Hidden curriculum within nutrition education in medical schools

Stephen Martin, Elizabeth Ann Sturgiss, Kirsty A. Douglas, Lauren Ball

Research output: Contribution to journalArticleResearchpeer-review

Abstract

Introduction Previous attempts to enhance medical nutrition education have typically focussed on students’ acquiring nutrition knowledge or skills. Given that medical training uses an apprenticeship model of training, surprisingly few studies have explored the ‘hidden curriculum’ that students experience regarding expectations of behaviour, roles and responsibilities regarding nutrition. This study explored medical students’ perceptions and experiences regarding medical nutrition education, focussing on the context in which nutrition teaching has been provided, the presented place of nutrition within medicine and their subsequent views on their role in providing nutrition care.

Methods Individual semi-structured qualitative interviews were conducted with 14 postgraduate medical students at different stages of their medical degree in Australia. The interviews were conducted using case studies followed by interview questions. Data were audio recorded, transcribed, coded and then underwent inductive thematic analysis.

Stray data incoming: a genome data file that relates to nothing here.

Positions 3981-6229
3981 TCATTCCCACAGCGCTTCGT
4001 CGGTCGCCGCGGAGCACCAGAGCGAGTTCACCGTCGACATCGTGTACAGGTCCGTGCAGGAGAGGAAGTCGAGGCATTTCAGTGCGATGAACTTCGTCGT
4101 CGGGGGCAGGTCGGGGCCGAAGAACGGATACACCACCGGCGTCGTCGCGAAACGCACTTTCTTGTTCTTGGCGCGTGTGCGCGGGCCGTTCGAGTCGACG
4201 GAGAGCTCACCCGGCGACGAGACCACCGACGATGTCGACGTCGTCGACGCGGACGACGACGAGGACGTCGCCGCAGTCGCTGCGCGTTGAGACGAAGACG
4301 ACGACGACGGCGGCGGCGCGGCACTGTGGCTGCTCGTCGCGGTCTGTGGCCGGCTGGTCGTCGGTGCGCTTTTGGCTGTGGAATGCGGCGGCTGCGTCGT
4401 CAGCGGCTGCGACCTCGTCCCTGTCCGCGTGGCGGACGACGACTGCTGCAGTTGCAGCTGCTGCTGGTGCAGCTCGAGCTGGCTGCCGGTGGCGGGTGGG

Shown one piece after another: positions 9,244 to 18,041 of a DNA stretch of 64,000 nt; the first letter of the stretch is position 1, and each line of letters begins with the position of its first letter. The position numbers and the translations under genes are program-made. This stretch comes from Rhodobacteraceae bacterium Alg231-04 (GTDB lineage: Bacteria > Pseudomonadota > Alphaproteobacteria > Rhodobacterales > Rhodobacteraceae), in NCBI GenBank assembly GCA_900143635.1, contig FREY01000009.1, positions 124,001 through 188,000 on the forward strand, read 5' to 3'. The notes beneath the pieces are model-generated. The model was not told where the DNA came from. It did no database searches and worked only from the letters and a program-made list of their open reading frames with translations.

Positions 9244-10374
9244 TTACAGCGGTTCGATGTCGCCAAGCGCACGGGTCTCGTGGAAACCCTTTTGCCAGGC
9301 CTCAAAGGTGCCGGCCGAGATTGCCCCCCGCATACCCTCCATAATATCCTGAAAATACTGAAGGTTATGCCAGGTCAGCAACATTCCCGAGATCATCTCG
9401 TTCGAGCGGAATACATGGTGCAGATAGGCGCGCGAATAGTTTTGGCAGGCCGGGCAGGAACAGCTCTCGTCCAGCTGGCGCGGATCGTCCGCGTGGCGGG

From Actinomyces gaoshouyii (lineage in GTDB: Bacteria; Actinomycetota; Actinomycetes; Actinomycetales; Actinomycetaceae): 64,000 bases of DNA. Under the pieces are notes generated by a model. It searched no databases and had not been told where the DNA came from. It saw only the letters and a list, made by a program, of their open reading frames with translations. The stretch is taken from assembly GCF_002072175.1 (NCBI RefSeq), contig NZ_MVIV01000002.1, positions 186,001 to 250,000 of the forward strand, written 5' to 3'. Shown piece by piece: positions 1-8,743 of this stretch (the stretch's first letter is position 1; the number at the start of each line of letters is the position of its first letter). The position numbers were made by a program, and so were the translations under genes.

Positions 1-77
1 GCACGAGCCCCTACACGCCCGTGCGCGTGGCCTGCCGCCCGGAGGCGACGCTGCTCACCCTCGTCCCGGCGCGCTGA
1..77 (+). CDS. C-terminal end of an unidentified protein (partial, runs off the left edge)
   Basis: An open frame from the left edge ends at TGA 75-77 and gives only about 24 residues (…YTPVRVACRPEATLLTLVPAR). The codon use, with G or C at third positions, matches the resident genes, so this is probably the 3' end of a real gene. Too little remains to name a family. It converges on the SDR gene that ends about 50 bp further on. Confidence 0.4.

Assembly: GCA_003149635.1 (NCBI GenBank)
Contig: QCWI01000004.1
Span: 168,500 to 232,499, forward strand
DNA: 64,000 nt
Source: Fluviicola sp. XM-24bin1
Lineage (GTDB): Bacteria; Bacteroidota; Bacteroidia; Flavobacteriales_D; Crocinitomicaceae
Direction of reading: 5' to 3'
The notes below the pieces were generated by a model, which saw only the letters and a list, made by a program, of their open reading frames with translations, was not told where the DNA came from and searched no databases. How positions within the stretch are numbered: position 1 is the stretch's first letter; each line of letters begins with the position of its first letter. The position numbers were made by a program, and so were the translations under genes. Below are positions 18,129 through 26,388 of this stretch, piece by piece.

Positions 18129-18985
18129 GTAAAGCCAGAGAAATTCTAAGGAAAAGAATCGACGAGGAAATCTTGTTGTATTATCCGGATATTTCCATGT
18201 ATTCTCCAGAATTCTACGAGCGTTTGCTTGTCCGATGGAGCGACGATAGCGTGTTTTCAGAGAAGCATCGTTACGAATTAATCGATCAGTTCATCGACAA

Results Three themes were discovered (i) Valuing nutrition in the medical management of patients whereby students perceived nutrition to be a foundational and central component of ideal medical management for patients, particularly those with chronic disease; (ii) Fluctuating emphasis on nutrition which showed that students experienced diversity in the importance placed on nutrition by others and (iii) Working with others whereby students expressed their understanding of their role in nutrition and the roles of team members such as dietitians.

Conclusion To enhance medical nutrition education, consideration needs to extend beyond counting dedicated teaching hours and mapping nutrition content, to a more contextual understanding of the situated learning that occurs for medical students.
Original languageEnglish
Pages (from-to)18-23
Number of pages6
JournalBMJ Nutrition, Prevention and Health
Volume3
Issue number1
DOIs
Publication statusPublished - Jun 2020

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